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Vector (Cross) Product

  1. Aug 31, 2008 #1
    I was reading my physics book, and I stumbled across this : [tex]A_{x} \hat{i} \times B_{y} \hat{j} = (A_{x}B_{y})\hat{ i} \times \hat{ j}[/tex].
    I am trying to figure out, how can they use the distribute property ( I presume) like that? How did they factor the Ax and Bx out? I would have assumed it would have multiplied out like this : [tex](A_{x}B_{y})\hat{i} \times \hat{j} = (A_{x}B_{y})\hat{i\times}(A_{x}B_{y}) \hat{j}[/tex] I thought those were cross products, not multiplication signs.

    Can anyone clear up things please?

    Thanks beforehand.
    Last edited: Aug 31, 2008
  2. jcsd
  3. Aug 31, 2008 #2
    if you double A in the first equation what happens to the answer. if you double B what happens?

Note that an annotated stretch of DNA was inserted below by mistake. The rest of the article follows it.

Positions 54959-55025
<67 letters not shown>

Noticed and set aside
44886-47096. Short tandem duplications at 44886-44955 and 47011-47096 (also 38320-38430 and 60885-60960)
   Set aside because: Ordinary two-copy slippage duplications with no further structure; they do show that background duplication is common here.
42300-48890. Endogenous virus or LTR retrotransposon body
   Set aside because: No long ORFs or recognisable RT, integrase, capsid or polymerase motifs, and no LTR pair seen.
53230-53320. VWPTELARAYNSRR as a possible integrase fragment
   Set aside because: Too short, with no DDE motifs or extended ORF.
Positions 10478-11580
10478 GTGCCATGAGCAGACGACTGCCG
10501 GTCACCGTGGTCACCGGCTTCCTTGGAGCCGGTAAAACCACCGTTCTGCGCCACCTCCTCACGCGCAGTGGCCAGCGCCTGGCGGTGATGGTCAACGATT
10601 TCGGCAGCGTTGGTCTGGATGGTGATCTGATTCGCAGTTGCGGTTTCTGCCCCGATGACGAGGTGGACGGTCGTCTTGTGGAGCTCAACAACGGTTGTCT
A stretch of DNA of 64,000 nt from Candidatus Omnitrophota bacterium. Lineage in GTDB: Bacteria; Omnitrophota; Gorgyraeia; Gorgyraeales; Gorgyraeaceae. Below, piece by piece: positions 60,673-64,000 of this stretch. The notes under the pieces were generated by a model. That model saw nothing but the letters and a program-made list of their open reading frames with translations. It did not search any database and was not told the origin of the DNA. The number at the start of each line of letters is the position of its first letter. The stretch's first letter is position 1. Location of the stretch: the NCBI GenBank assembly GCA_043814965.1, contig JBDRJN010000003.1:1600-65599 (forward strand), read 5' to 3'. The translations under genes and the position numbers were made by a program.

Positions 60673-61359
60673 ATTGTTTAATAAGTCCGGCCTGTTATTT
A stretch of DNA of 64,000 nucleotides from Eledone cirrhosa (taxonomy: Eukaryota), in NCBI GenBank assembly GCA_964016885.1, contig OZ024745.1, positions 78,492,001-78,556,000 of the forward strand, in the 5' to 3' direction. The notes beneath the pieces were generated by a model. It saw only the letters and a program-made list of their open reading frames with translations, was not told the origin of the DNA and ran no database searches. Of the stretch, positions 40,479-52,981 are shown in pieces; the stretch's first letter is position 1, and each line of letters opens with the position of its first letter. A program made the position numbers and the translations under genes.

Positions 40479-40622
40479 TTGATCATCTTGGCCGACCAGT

4. Aug 31, 2008 #3
    BTW, cross product is not a real vector. its a pseudovector.
  5. Aug 31, 2008 #4
    I'm still lost
  6. Aug 31, 2008 #5


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    Homework Helper

    It's a property of the cross product. To show that it is permissible, ask yourself what is (AxBy) i x j? Then what is Axi X Byj ? How would you get the magnitude of the latter product? What formula should you use?
  7. Aug 31, 2008 #6


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    The standard way to take the cross product of vectors [itex]A_x\vec{i}+ A_y\vec{j}+ A_z\vec{k}[/itex] and [itex]B_x\vec{i}+B_y\vec{j}+ B_z\vec{k}[/itex] is to use the (symbolic) determinant:
    [tex]\left|\begin{array}{ccc}\vec{i} & \vec{j} & \vec{k} \\ A_x & A_y & A_z \\ B_x & B_y & B_z\end{array}\right|[/tex]

    Here, [itex]A_y= A_z= B_x= B_z= 0[/itex] so that is
    [tex]\left|\begin{array}{ccc}\vec{i} & \vec{j} & \vec{k} \\ A_x & 0 & 0 \\ 0 & B_y & 0\end{array}\right|[/tex]
    What is that?
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